Posted on: Jan 12, 2012 at 13:25 IST

It is only Pakistan's internal affair.Let us all wish that pakistan will not miss political stability for running a good democratically elected government now and in future years to come. We must remain doubly cautious to have effective vigil on our borders as power mongers in Pakistan will resort to military action at our borders to divert the attention of the people in that country(.)

from:  A. M. NANU
Posted on: Jan 12, 2012 at 12:59 IST

Pakistan has a circular history of alternating military and American rule. The current American rule is being truncated because the Americans cheated on their deal with Musharraf.This circular history will continue till one force overwhelms the other. If Americans overwhelm the army, we would become Western Bangladesh. If the Army overwhelms the Americans we would become another Turkey.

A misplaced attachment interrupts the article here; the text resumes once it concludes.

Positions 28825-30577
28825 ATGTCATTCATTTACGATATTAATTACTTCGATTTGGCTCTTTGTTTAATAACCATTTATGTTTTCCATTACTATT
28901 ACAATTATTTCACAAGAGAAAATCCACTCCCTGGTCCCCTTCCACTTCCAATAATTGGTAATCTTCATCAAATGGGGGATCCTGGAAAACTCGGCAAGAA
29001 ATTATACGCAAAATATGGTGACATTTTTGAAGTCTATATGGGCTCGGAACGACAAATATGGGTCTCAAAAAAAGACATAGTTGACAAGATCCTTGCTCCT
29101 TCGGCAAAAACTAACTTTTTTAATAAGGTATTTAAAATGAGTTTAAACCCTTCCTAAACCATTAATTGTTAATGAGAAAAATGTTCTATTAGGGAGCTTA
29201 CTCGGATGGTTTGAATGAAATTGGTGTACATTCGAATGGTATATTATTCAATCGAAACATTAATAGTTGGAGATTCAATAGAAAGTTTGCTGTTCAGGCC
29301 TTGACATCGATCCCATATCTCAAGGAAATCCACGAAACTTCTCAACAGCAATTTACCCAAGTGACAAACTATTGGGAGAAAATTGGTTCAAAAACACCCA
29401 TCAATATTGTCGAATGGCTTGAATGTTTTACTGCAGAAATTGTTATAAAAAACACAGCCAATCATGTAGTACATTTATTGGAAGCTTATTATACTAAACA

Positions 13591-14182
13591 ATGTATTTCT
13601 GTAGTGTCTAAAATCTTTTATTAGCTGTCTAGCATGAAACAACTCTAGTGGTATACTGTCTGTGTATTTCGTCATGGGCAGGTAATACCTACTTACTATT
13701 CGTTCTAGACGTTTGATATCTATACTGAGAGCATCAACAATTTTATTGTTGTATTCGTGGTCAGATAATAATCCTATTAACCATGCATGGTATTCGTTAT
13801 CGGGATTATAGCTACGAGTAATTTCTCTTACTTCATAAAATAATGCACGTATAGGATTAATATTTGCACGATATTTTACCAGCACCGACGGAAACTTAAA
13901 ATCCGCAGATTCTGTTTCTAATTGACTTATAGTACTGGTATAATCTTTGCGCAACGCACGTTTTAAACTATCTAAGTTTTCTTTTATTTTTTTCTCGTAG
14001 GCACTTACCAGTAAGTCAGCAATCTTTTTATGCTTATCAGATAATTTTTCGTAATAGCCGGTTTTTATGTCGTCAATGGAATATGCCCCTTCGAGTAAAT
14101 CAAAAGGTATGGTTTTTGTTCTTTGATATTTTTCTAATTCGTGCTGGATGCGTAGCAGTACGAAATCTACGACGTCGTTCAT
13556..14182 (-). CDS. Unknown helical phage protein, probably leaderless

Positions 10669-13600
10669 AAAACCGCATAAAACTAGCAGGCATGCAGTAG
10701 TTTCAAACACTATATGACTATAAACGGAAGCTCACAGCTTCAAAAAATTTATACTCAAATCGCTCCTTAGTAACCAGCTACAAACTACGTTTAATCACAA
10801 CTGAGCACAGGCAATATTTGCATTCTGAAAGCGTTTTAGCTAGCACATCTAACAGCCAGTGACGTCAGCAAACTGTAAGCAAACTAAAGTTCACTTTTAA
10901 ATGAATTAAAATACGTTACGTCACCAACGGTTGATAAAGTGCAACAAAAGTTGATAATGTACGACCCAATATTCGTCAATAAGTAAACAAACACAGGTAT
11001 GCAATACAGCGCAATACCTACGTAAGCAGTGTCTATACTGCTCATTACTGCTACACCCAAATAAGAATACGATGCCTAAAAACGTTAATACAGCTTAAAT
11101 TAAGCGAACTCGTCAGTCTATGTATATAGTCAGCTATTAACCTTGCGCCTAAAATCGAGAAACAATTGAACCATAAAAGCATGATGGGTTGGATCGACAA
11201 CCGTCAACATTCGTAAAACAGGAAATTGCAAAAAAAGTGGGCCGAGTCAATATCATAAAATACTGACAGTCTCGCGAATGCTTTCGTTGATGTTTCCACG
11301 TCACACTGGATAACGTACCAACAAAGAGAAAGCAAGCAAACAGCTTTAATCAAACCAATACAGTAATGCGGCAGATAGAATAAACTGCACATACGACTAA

from:  Tipu Qaimkhani
Posted on: Jan 12, 2012 at 12:18 IST

Pakistan appears to be in turmoil again. It is certainly unfavorable to the recent thaw in Indo-Pak relations. Also, the history has witnessed that Pakistan has not gained anything but poverty and uncertainty under the military rule. In my opinion, it's high time when the people of Pakistan should rise to the occasion and manifest that they are tired of military rule and support people's rights through a democratic set up.

from:  Mohit Agarwal from Rudrapur
Posted on: Jan 12, 2012 at 10:18 IST